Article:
Bruce Willis does Baby Talk in “Look Who’s Talking”

In the late 1980’s, there were a crop of “baby pictures” released, which entailed the main characters looking after an infant. These included “Three Men and a Baby” (1987), “Baby Boom” (1987) ,””For Keeps”? (1988) and today’s subject, Amy Heckerling’s 1989 comedy, “Look Who’s Talking”. The best part that makes the movie stand out from all the other baby related movies? Bruce Willis provides the internal thoughts for the baby!

The plot follows New York accountant Mollie Jensen (Kirstie Alley), who has been having an affair with her married client Albert (George Segal), for quite some time. When she becomes pregnant from the tryst, Albert at first offers to stand by her, but then double crosses her by cheating with another woman, leaving her to be a single parent. After a heated public confrontation between Mollie and Albert, she goes into labour, and happens into the taxi of friendly cab driver James (John Travolta). He gets her to the hospital on time, and stays around to help for the birth of  baby Mikey.

A few days later,  James stops by to return Mollie’s purse, which she’d left in the back of his cab in the ensuing drama.  He immediately bonds with Mikey, and acts as his babysitter in order to help Mollie out. Mollie, determined to give Mikey the best possible father figure, starts dating an assortment of men, but none of them seem to fit the bill.  As time passes, sparks begin to fly between Mollie and James, with Mikey giving his two cents along the way. It’s actually a lot more funnier than it sounds!

Even though the movie may verge into silly territory at times, it works because of the charisma of the leading players. Travolta has been on record as stating that his role of James is the closest to his real life personality. The similarities don’t stop there – both James and Travolta are pilots on the side. He interacts well with Kirstie Alley, and they make a convincing “will they/won’t they couple”. Willis delivers a hysterical vocal performance as the baby. It’s worth noting while Willis and Travolta are the best of pals in this movie, just a few years later in “Pulp Fiction” (1994), they played anything but friends!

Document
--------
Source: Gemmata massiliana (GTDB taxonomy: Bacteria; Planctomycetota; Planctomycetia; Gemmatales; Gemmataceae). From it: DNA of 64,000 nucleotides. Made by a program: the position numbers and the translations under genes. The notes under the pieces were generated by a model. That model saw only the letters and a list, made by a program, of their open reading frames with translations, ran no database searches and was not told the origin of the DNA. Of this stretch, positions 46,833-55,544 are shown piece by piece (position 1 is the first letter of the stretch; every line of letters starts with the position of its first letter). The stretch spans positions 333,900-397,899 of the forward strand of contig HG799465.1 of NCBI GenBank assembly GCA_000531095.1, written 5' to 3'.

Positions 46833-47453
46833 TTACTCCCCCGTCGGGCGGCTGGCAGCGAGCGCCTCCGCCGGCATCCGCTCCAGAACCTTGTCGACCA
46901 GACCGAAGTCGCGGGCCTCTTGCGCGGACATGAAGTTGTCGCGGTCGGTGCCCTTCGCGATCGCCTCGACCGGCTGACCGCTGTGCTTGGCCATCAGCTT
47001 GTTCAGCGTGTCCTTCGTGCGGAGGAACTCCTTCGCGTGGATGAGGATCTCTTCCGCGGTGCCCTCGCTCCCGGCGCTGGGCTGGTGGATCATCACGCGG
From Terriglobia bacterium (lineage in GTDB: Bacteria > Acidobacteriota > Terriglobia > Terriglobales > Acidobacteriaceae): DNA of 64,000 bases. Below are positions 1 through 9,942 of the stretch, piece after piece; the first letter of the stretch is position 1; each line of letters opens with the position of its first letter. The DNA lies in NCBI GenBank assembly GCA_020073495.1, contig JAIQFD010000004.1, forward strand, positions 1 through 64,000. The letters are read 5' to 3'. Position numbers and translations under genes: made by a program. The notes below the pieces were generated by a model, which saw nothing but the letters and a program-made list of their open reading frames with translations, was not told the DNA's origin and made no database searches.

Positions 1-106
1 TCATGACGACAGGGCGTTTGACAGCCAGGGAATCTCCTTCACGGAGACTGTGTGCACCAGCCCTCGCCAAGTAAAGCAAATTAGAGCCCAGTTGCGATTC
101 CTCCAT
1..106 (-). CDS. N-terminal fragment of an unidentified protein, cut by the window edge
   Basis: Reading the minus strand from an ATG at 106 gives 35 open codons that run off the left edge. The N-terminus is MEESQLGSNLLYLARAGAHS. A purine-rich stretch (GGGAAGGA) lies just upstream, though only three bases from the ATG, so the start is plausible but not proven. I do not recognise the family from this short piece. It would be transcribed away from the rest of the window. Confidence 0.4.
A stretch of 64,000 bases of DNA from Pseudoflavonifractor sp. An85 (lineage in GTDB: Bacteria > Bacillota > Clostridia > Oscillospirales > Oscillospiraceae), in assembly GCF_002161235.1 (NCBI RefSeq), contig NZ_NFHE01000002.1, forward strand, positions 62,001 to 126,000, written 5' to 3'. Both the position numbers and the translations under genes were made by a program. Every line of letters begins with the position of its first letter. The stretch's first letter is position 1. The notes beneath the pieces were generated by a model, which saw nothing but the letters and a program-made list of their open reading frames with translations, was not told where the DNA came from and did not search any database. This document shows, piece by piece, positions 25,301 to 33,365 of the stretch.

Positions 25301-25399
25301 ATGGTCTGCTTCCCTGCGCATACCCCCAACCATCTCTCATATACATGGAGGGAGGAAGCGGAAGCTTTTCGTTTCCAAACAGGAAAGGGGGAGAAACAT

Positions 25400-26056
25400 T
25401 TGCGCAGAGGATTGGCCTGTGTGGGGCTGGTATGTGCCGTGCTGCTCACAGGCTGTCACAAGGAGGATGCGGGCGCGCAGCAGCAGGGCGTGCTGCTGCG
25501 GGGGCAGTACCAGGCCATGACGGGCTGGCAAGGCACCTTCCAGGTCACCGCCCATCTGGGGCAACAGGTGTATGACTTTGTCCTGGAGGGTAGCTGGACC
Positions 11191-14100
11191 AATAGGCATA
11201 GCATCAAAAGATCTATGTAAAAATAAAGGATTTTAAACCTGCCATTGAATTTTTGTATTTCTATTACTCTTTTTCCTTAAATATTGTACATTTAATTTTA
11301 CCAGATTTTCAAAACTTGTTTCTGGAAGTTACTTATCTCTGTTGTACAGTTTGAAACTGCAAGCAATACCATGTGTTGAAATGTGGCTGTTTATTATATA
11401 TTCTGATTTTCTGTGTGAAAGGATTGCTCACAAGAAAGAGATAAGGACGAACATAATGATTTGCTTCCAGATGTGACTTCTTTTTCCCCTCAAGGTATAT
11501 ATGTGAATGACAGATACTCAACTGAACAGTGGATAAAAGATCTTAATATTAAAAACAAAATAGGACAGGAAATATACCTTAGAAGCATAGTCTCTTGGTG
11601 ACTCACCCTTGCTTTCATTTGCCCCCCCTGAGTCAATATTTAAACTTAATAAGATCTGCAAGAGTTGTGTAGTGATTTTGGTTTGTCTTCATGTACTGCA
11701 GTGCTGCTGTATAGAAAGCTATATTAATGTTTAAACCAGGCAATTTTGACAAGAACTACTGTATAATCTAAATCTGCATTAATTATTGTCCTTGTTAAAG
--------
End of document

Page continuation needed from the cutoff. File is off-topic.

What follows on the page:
Some highlights of this flick include James dancing with Mikey to the Katrina and the Waves hit “Walking on Sunshine”, and again to Gene Pitney’s “Town without Pity” with Mollie in the kitchen, proving that Travolta has still got the dance moves he showcased in classics like “Saturday Night Fever” (1977) or “Grease” (1978). There are also a series of comical imagination sequences, frequently experienced by Mollie. These range from her considering whether or not her various dates will make a suitable father for Mikey based on how they treat the waiter, to her literally hanging atop of a clock tower after being told that her “biological clock is ticking”.

The movie was followed by two sequels- “Look who’s Talking Too” (1991), which features the exploits of Mikey and his young half sister Julie, who is voiced by Roseanne Barr. The second sequel, “Look Who’s Talking Now” (1993), doesn’t rely on the kids’ thoughts being heard, since they’re now old enough to speak for themselves. However, Diane Keaton and Danny DeVito are on board, as the voices of the two family dogs . While both of these movies are enjoyable in their own ways, they don’t compare to the original, in my opinion.

“Look Who’s Talking” earns 4 out of 5 stars, as it’s a warm, engaging comedy that worth seeing if you’re a fan of any of the leads, if you like baby themed movies, or if you fancy hearing Bruce Willis engage in providing the thoughts of an infant, in contrast to his more action orientated roles.  Happy viewing!

Serenades, Boomboxes and John Cusack make”Say Anything” an Endearing Love Story

As per a recent request, I’ve decided to make the 1989 Cameron Crowe romance movie, “Say Anything”, the subject of my newest post. Chances are, many of you have heard of the movie through the excellent 2010 high school comedy, “Easy A”. You may also have heard of the movie through the countless parodies that have been spawned of a particular scene involving a boombox playing Peter Gabriel’s “In your Eyes”. But the question is, how does the rest of the movie hold up in comparison to that scene?